RPNGC on right track in recruitment drive

Letters, Normal

The National, Thursday 28th March 2013

 POLICE Commissioner Tom Ku­lunga and his senior officers spoke about modernising the Royal PNG Constabulary.

This will supposedly allow the RPNGC to better serve the people 

by carrying out its constitutional mandate of preserving peace, protecting life and property by detecting, apprehending and prosecuting offenders.

I first read about this in the media last month about an automated system being used by the constabulary’s human resource, where se­lected criteria was entered into the syste­m to cross check against de­tails of applicants.

This followed a number of ad­vertisements calling for interested applications for police training, even the educational qualifications were increased from Grade C in English to a B and requiring can­didates to have completed their Grade 12 in the past three years.

The people need an improved police force and if this is the way of the future for the RPNGC, then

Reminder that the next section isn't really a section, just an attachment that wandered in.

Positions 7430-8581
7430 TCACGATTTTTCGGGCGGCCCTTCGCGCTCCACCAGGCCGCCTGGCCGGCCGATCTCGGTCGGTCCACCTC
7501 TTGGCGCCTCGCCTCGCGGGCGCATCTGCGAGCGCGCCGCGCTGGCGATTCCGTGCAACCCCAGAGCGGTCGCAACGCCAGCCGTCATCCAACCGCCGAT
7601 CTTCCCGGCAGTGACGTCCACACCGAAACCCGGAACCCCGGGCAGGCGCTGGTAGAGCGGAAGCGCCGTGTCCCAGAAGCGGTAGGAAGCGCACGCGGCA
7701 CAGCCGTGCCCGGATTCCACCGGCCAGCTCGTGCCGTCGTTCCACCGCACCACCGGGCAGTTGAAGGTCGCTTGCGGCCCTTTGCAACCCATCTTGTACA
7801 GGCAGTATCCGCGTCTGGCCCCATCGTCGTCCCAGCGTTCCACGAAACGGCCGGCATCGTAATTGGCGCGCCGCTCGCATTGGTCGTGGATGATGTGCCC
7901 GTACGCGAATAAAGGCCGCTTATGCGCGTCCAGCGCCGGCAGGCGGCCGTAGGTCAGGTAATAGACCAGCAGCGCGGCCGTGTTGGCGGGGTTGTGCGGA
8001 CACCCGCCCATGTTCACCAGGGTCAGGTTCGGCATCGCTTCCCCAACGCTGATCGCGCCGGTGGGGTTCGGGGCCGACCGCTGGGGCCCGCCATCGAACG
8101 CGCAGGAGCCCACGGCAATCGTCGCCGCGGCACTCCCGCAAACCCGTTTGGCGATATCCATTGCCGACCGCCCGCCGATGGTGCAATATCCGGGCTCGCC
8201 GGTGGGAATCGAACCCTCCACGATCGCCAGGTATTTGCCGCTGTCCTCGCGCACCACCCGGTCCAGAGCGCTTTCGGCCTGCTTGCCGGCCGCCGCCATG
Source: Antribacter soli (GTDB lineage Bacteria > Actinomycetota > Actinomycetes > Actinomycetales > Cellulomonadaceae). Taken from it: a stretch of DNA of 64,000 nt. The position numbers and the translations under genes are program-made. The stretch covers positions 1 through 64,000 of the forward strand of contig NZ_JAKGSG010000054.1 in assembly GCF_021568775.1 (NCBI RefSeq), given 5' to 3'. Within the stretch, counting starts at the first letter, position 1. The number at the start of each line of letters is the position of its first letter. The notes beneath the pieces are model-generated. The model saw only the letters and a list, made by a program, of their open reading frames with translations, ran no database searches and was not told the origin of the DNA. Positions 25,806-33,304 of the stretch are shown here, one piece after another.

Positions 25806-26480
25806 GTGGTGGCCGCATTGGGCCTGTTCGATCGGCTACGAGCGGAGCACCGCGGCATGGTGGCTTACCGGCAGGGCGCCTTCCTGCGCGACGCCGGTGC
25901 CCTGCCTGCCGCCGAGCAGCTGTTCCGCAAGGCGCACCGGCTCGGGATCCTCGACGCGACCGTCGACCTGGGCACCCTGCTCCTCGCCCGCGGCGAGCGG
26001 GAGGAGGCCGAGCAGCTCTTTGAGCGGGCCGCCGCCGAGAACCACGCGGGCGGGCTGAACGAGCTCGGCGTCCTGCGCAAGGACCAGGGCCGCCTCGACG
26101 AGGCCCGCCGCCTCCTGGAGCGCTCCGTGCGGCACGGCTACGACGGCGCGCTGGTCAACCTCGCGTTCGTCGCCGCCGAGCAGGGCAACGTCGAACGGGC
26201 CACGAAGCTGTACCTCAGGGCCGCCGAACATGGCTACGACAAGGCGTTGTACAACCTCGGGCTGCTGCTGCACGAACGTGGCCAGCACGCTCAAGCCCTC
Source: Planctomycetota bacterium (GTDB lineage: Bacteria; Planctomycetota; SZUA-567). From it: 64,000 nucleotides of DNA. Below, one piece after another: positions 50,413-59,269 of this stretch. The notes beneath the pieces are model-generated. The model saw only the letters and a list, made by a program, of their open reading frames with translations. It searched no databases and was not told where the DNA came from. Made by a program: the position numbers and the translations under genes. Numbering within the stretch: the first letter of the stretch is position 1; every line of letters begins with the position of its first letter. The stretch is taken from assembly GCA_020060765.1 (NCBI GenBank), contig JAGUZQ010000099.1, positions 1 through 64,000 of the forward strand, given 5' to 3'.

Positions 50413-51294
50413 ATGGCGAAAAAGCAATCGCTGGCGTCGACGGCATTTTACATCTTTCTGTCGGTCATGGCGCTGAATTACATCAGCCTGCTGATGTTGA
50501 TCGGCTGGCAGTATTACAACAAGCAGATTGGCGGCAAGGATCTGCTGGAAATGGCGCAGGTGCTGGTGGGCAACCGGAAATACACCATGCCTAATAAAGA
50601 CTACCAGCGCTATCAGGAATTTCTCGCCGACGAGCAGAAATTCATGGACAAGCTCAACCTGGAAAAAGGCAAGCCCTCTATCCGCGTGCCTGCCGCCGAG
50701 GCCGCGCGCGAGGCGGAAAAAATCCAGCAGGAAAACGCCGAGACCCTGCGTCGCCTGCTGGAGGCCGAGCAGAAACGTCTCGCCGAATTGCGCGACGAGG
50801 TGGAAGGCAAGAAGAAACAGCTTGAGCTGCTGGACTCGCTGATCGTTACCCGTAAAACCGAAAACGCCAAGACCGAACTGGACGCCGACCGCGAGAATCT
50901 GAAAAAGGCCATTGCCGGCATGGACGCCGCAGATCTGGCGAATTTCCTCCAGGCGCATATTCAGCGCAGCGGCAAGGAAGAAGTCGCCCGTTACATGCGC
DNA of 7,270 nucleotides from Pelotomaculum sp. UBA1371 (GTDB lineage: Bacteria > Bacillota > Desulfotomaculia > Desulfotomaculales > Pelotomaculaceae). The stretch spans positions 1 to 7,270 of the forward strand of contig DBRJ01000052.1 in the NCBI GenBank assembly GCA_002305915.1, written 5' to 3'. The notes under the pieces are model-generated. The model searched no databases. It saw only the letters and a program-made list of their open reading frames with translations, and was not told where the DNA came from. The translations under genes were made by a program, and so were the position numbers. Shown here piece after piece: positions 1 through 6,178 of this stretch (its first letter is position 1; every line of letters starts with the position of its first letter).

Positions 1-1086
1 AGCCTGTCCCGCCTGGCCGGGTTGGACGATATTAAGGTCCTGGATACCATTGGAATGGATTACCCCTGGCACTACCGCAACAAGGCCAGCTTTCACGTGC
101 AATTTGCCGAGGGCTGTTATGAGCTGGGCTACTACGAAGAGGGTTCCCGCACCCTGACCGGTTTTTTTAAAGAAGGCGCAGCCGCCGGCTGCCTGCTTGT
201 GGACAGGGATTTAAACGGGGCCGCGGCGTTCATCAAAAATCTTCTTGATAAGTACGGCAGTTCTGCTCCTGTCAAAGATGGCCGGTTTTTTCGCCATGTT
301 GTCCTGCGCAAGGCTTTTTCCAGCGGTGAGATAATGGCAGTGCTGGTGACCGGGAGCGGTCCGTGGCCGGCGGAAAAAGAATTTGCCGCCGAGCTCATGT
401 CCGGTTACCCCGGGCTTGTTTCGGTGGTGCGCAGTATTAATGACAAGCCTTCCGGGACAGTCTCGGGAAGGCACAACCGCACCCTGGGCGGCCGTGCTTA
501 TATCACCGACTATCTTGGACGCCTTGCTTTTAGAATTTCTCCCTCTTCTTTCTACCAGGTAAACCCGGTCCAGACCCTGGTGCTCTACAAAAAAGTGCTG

the message to Papua New Gui­neans is that the commissioner is concerned about improving the image of the force through im­proved delivery of police services by recruiting young citizens who meet the criteria.

As a former member of the force, I am glad that such change is finally being introduced to ensure that not just the children of serving members are chosen ahead of those who meet the criteria.

The RPNGC belongs to all Pa­-pua New Guineans and not just those living in police barracks.

The image of the RPNGC is constant­ly tarnished by reports of police brutality, corruption, double dipping, drugs and alcohol abuse, etc.

The image of a gun-toting Rambo or “dracula-stained” police personnel in the media and public are a sickening sight for many of us.

It has given a perception that you do not need to be qualified to carry 

a gun and drive a police vehicle full of betel nut chewing drunkards.

If that is what it takes to bring respect back to the force, then keep looking ahead, do not lower the criteria and thank you for initiating a change that will allow Papua New Guineans to view the job of a policeman or woman as a noble profession, reason being that members of the police force are viewed as people who did not finish school and those who cannot find jobs.


Michael Fubar